The Practical Implications of “DIY Wills” from an Executry Perspective
- What is a “DIY Will”?
A “DIY Will” may be something as simple as a handwritten note, or perhaps you have thought about buying an “off the shelf” pre-prepared DIY Will kit which provides a Will template of sorts.
- What creates a valid Will in Scotland?
In Scottish law there are certain legal boxes to be ticked to ensure a Will is both valid and self-proving. If a Will does not comply with these requirements there may be additional legal processes to go through after someone passes away.
DIY Will kits are frequently based upon English law signing formalities which are quite different from Scottish ones.
- Issues with “DIY Wills” after a death
Before considering the validity of a DIY Will, there are more immediate practical considerations to be mindful of i.e. did the deceased make anyone aware of the existence of the DIY Will or take copies? Would the Will be easily located in their paperwork? Has the deceased since written another Will that may override the DIY one and, if so, can this be located?
- Practical estate administration issues with “DIY Wills”
- Wills that do not meet all of the valid signing criteria may well need to be “set up” through the court. Put simply, this means an application to the court is needed to have these problems rectified, which often involves obtaining affidavit evidence from witnesses or others who knew the deceased. A legal opinion from another solicitor or Advocate may also be required depending on circumstances e.g. to determine if the content of a DIY Will is sufficient to constitute a valid “testamentary writing” (i.e. a Will) or to try to establish what the deceased’s intentions actually were.
- A DIY Will may not appoint Executors or have any “back-up” Executors should their nominated Executor have predeceased or lack capacity, and a court appointment may be required to have Executors appointed.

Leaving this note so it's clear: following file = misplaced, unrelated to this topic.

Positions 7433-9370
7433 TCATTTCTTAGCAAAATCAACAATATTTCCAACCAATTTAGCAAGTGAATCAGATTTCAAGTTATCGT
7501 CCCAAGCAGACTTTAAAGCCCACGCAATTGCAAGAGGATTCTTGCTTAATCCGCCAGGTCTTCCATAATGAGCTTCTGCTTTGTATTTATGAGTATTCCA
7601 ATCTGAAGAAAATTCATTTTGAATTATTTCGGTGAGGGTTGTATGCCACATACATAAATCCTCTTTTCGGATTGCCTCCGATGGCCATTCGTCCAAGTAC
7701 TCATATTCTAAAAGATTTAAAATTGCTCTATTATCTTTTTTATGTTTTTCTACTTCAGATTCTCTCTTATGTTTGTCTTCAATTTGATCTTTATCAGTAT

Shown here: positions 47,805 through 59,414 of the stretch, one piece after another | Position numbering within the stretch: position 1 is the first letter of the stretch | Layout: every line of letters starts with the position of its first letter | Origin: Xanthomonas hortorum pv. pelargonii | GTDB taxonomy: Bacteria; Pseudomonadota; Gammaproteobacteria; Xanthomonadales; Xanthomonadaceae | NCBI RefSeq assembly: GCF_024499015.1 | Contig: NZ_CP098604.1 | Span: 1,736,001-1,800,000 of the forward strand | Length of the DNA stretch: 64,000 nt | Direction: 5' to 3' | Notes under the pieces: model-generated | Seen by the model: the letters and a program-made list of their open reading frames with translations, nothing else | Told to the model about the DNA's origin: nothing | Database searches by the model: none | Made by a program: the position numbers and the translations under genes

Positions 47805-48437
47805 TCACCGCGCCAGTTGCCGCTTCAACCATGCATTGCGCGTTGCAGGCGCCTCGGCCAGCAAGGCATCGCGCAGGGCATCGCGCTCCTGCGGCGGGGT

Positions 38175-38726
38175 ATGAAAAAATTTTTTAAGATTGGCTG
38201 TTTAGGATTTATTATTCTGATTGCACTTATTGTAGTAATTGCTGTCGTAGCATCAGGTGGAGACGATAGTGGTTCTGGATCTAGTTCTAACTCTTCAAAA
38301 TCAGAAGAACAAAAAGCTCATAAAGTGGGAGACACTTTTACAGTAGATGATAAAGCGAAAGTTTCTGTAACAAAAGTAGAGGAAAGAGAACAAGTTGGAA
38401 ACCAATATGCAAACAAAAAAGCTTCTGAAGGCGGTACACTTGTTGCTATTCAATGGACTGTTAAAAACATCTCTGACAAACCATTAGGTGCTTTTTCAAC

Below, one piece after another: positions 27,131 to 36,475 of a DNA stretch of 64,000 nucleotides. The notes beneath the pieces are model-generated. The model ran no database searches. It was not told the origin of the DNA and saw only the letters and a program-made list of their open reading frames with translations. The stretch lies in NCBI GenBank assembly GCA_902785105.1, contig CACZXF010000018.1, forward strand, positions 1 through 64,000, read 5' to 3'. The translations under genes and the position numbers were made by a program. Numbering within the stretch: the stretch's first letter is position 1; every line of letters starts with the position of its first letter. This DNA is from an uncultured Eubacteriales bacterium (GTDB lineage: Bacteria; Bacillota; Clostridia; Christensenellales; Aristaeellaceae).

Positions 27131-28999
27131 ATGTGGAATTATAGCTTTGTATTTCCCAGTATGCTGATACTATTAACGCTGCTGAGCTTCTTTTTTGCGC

- DIY Wills often have no provision for “back-up” beneficiaries should any of the named beneficiaries die before the person who made the DIY Will. This could lead to unintended consequences when it comes to the division of the estate.
- DIY Wills usually do not include trust provisions for young/vulnerable beneficiaries and an Accountant of Court may have to become involved to safeguard funds for any children under the age of 16.
- It is often wrongly assumed the law fairly covers all aspects of modern family lives and there may be complex family dynamics to consider which simply cannot be accommodated in a DIY Will.
- Inheritance Tax (IHT) implications for an estate – perhaps options to mitigate an IHT in an estate could have been explored had professional advice been sought, and a Will professionally drafted.
- Legal rights – in Scottish law, you cannot disinherit a spouse or children from an estate even when you have a Will in place and this can also have implications for an estate; these could also have been explored had professional advice been sought.
(For more information about legal rights in estates where there is a valid Will, please refer to the article “The Intricacies of Legal Rights: 5 points to be mindful of” by Megan Hainey) – https://bit.ly/3rc6z3U
- Solutions to Avoid Potential Issues
The obvious solution is, of course, to have a Will drafted by a solicitor to ensure that all avenues have been explored and discussed, tailoring the Will to the client’s specific needs and requirements. Of course, there is also nothing wrong with a properly executed DIY Will in certain circumstances but, in our experience, cases where we have encountered problematic DIY Wills easily outweigh those that may be considered to be properly executed. If in doubt, always seek professional legal advice.
If you need any advice about drafting a Will or dealing with the administration of an estate, get in touch with Blackadders’ Private Client Teams working in Aberdeen, Dundee, Edinburgh, Glasgow, Perth and across Scotland.
Joanne Todd, Associate Solicitor
Private Client, Executries
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